in demand Irish artist answers our questions....
9th May, 2010
With a client roster that includes the likes of Wallpaper*, GQ Magazine, New Scientist and Warp Records, London based Irish illustrator, Eoin Ryan, is an artist highly in demand…. thanks to his dramatically unique style that fuses a retro style with modern concepts. We caught up with the hugely talented illustrator to find out more about him, the way he works and his inspirations…
Who are you and where are you?
I am Eoin Ryan, an Illustrator living and working in London.
Do you work from your own office or as part of a collective?
Currently I’m working alone, but I’m not against the idea of working within a collective. Freelancing can be quite a solitary existence.
What influence does your location and surroundings have on your work?
London has definitely been a positive influence, it’s an infinite mine of creative experience and information. There’s almost too much happening, I miss things all the time.
Where do you feel most inspired?
Usually when I’m about to fall asleep.
Where does your work come from – clients direct, agency, large studios?
All my work so far has come direct from clients after doing lots of self promotion work.
What mediums do you work in?
It varies but at the moment I use pencil, ink, different textures from old papers and photocopiers, and my Mac.
What are you working on right now?
I’m working on the Art Direction of a short film about Phil Lynott of the band Thin Lizzy for a campaign for Universal Music.
What’s the most enjoyable project you’ve worked on?
Most enjoyable would have to be the work I did for New Scientist recently. I think the concepts I was trying to illustrate suited my style of work quite well.
Have you ever had a design fail?
Nothing major yet, fingers crossed. It’s inevitable to fail sometimes though, you need to take risks.
What’s your dream project/client?
Doing album cover art is something I think I’d really enjoy, for a label like Domino or Sub Pop maybe.
Talk us quickly through your approach to a new project and the processes it will go through before it’s complete….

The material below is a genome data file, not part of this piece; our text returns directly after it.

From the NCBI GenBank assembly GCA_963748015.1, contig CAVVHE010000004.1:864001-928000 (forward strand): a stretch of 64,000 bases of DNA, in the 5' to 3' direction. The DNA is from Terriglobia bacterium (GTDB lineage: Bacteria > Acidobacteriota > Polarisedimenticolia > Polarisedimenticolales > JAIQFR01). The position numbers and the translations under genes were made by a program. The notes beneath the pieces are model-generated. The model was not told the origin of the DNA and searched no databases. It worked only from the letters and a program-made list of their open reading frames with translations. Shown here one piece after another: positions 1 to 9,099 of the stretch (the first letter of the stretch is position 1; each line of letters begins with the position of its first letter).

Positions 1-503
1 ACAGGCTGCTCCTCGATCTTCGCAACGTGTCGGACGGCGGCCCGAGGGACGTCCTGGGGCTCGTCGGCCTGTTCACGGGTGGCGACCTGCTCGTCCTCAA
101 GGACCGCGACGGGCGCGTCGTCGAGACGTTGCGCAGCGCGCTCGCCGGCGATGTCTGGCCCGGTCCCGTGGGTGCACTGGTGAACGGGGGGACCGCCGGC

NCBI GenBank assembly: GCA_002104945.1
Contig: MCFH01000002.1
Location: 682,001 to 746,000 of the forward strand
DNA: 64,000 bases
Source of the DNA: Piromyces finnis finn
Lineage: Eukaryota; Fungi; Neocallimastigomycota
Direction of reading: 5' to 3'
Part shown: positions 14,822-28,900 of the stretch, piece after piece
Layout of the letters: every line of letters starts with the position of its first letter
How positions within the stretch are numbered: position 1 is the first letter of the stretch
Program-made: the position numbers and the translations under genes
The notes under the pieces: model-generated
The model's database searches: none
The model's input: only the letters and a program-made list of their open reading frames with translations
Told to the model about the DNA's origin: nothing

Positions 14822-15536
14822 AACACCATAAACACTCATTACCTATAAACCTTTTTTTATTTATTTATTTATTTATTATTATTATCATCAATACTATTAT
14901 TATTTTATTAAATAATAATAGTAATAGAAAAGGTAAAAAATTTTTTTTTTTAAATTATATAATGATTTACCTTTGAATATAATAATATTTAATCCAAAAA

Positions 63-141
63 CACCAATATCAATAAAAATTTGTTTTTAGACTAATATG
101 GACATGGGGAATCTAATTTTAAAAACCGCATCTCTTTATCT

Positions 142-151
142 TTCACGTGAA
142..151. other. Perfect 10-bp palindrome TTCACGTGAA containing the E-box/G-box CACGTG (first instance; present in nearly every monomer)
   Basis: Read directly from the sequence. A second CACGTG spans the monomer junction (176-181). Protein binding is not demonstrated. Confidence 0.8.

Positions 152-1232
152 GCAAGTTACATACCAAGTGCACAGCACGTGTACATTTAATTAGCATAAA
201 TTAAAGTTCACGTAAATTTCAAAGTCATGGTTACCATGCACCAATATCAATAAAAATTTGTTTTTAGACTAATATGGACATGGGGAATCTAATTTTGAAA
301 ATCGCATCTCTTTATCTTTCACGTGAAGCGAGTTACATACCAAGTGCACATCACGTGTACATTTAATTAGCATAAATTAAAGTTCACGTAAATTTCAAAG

I approach things fairly haphazardly, it depends on the project really. I’ll generally put together a few different ideas loosely then focus on the most succesful, leave it alone for a bit, then come back and see how it strikes me. It’s good to have more than one project on at a time, I find.
What importance do you place on researching new technologies and the potential for designing with/for them?
I’m all for trying out new techniques and software, but mainly in my moving image work. Although I do use software like Photoshop when creating Illustration work, I’m not that interested at the moment in making purely computer generated images, though that could change.
How important do you think the following are in being a good designer…. formal training / passion / experience – and what do you think makes a good designer?
Passion is by far the most important factor of the three. Formal training, a degree for example, is a double edged sword in my view. I benefited from it in that it gave me the space I needed to experiment and develop my work, but it’s easy to become lost and disillusioned in a college environment. There’s no substitute for getting out there and working in the real world, I found work experience and internships far more useful than anything I learned in college. Passion, hard work and talent make a good designer.
Is it important to know about, and respect, the history of design to be a good designer?
Definitely. Design is a visual language, what has been said before will define what you’re saying today.
How important is it to break the rules… take chances?
It’s always important to take risks, failure is a part of the process.
Can over reliance on modern software hamper the design process?
It depends entirely on how you use it, but I do think there needs to be a balance between it and other more analogue forms of creativity.
Who, or what, are your biggest inspirations?
Visually, old things mainly inspire me; old books, photos, diagrams, architectural drawings, charts and prints, information graphics, Isotype, propaganda art. Haida Indian art is some of the most amazing work I’ve seen, it has a timeless quality to it and feels contemporary even now. When I was young we had a Haida print of an orca hanging in our hall, which my parents brought back from Canada. I think that was one of the earliest images that made me want to draw.
Which contemporary designers/artists do you admire?
I’ve been looking at the work of painter Daniel Pitin, also Illustrator Sam Weber’s stuff is great.
Tell us something about you that will surprise us….
I have reversible thumbs.
What’s on your stereo right now?
What’s your favourite album cover?
So many, Panda Bear’s Person Pitch is great, I love Julian House’s covers for Primal Scream.
What direction do you see your work going in the future?
Expanding in all directions hopefully. More moving image work would be good, I’d like to do some collaborations with friends over the summer also. More of everything.